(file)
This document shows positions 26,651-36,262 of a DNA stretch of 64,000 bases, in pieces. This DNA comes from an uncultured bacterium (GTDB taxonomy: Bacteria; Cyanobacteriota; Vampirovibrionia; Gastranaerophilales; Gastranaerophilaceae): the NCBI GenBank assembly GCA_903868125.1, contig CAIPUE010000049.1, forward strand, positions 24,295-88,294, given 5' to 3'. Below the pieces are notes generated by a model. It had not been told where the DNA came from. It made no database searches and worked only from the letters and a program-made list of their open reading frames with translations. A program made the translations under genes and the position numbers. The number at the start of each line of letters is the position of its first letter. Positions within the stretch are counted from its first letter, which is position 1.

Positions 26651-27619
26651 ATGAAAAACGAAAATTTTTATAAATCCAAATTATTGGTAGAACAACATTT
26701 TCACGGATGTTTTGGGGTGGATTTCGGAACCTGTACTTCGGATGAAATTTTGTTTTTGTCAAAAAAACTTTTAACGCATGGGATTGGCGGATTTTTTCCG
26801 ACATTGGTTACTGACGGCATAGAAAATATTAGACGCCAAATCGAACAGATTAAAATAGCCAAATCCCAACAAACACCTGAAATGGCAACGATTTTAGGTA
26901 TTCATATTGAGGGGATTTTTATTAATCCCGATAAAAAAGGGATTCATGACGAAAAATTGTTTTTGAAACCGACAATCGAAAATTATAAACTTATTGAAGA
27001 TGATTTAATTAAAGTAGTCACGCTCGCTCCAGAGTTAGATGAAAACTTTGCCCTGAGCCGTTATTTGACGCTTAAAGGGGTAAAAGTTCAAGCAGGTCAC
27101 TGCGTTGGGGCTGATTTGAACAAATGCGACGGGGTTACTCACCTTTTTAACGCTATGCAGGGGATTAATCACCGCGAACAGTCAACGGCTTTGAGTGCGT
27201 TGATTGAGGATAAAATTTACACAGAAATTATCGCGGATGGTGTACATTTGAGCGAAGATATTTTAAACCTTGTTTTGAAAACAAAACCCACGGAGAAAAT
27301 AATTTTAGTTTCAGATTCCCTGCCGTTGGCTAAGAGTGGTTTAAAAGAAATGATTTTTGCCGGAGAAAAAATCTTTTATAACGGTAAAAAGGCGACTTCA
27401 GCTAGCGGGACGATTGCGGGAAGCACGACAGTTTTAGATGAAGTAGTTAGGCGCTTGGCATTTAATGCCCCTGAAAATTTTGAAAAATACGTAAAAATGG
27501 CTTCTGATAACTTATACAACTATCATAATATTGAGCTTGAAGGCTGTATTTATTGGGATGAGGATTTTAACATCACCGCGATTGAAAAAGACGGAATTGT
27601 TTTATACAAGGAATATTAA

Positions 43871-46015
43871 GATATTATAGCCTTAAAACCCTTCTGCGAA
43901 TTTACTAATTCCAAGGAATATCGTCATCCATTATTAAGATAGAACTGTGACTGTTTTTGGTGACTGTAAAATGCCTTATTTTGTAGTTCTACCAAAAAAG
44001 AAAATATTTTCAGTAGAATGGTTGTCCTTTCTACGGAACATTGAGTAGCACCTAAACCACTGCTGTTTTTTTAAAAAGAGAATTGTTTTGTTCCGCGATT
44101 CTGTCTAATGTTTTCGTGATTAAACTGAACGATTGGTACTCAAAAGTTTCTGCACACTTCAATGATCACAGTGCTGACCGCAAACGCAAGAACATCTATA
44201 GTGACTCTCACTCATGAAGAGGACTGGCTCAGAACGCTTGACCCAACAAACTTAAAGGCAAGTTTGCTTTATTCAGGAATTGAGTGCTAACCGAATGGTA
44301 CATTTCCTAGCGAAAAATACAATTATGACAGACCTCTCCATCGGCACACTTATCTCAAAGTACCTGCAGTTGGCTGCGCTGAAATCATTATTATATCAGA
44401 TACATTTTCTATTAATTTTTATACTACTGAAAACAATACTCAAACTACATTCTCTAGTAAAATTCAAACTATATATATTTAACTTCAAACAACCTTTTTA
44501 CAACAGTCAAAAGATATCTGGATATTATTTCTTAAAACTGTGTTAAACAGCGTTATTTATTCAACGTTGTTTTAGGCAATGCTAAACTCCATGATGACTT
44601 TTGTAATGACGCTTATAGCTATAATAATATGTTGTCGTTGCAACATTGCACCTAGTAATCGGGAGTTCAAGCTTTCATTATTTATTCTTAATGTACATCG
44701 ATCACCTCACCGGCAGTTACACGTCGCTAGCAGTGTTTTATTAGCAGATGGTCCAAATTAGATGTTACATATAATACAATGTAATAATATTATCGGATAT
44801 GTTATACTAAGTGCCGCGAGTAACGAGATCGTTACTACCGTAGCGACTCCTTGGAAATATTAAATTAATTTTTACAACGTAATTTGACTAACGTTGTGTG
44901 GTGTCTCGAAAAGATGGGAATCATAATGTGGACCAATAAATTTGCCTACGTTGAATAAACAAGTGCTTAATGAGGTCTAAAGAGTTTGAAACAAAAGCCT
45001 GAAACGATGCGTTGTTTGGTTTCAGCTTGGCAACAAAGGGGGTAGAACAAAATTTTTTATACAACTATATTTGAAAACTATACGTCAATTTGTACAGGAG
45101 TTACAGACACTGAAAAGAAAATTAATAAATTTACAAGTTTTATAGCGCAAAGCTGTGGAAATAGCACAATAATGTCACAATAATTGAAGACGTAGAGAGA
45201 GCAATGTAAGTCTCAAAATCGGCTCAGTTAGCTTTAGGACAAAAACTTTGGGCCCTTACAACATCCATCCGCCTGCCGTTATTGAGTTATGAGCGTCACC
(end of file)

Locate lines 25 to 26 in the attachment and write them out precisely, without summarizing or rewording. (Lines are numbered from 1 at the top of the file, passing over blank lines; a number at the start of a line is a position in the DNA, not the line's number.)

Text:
44801 GTTATACTAAGTGCCGCGAGTAACGAGATCGTTACTACCGTAGCGACTCCTTGGAAATATTAAATTAATTTTTACAACGTAATTTGACTAACGTTGTGTG
44901 GTGTCTCGAAAAGATGGGAATCATAATGTGGACCAATAAATTTGCCTACGTTGAATAAACAAGTGCTTAATGAGGTCTAAAGAGTTTGAAACAAAAGCCT